Posted Tuesday, July 19th, 2011 by & filed under FAQs.

"Probably the number one question arising during a discussion of water softening is that of the "sodium" issue.

It is greatly misunderstood due to all the bad press about too much salt (sodium) in the average American's diet today. Various studies contradict one another on the actual health impact of sodium in the diet. We must have sodium to live, but how much is enough; how much is too much? We will not attempt to answer those questions. However, we can put the topic into perspective by showing where the sodium in one's life comes from daily.

The standard sodium ion exchange (softening) process uses sodium (salt) to exchange the hardness ions (calcium & magnesium). Therefore, when you remove the hardness ions, they are replaced with sodium ions. The amount of sodium produced in the softening process is quite small and should not present any health problems for a healthy person. As a matter of fact, the U.S. drinking water regulations have dropped sodium as a regulated component of water. However, if a person has a question about whether or not they should consume water softened by the sodium ion exchange process, they should consult with their own health professional.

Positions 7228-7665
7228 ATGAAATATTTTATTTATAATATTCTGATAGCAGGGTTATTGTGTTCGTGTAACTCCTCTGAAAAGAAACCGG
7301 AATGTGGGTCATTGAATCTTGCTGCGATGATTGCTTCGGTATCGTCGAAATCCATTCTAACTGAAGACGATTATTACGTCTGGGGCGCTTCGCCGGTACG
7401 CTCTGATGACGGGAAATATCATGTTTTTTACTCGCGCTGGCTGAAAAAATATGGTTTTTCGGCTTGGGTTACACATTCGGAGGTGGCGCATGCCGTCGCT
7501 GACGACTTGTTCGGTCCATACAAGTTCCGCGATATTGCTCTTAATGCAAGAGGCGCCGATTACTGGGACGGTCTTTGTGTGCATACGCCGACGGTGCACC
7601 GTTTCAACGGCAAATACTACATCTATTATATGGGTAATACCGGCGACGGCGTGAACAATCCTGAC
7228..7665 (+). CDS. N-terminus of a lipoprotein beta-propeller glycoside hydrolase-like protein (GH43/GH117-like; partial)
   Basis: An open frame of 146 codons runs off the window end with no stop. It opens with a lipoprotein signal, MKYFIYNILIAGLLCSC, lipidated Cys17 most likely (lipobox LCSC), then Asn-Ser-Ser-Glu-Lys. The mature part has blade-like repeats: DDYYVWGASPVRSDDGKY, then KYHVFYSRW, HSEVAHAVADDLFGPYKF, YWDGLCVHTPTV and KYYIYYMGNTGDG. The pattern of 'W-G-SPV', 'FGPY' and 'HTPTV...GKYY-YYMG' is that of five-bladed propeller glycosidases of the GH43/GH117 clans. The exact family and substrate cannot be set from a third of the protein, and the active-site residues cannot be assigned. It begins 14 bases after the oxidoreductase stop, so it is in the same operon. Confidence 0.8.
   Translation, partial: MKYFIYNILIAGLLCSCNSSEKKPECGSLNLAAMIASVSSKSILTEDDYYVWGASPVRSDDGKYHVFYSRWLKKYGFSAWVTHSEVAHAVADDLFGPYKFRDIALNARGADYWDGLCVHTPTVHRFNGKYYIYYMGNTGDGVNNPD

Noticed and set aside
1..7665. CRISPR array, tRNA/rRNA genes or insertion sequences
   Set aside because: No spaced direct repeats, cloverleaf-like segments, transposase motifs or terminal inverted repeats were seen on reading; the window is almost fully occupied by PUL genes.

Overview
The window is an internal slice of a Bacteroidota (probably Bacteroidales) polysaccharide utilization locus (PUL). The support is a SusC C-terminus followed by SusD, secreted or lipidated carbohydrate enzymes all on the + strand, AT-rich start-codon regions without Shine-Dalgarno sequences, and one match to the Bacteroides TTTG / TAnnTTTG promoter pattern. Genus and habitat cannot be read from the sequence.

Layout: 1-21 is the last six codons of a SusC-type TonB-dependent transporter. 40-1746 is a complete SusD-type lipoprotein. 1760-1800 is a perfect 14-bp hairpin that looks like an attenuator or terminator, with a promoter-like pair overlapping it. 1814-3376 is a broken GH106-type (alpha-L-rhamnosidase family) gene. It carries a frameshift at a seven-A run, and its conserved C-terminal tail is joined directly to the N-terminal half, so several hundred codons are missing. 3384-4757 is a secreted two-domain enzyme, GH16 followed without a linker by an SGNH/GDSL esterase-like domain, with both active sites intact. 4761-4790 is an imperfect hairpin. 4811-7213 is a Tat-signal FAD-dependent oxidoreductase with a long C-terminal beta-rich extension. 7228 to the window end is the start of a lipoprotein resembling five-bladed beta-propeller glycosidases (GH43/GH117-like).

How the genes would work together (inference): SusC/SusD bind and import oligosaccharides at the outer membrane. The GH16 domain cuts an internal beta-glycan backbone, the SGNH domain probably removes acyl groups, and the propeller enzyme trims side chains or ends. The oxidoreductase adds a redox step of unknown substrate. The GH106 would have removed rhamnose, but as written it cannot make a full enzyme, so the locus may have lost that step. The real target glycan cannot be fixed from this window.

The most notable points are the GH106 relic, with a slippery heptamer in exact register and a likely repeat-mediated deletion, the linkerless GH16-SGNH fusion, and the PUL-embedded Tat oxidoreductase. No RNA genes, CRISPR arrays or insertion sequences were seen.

The basic information below should put soft water sodium into perspective for you relative to sodium in foods. For example, if you drank 3 quarts of water that was 10 grains hard before softening, you would only take in 223 milligrams of sodium or about 4.3% of the average daily intake of sodium attribubale to the water. This would be less than the amount of sodium contained in two slices of white bread."

Source: Aqua Treatment Service, Inc (ATS)

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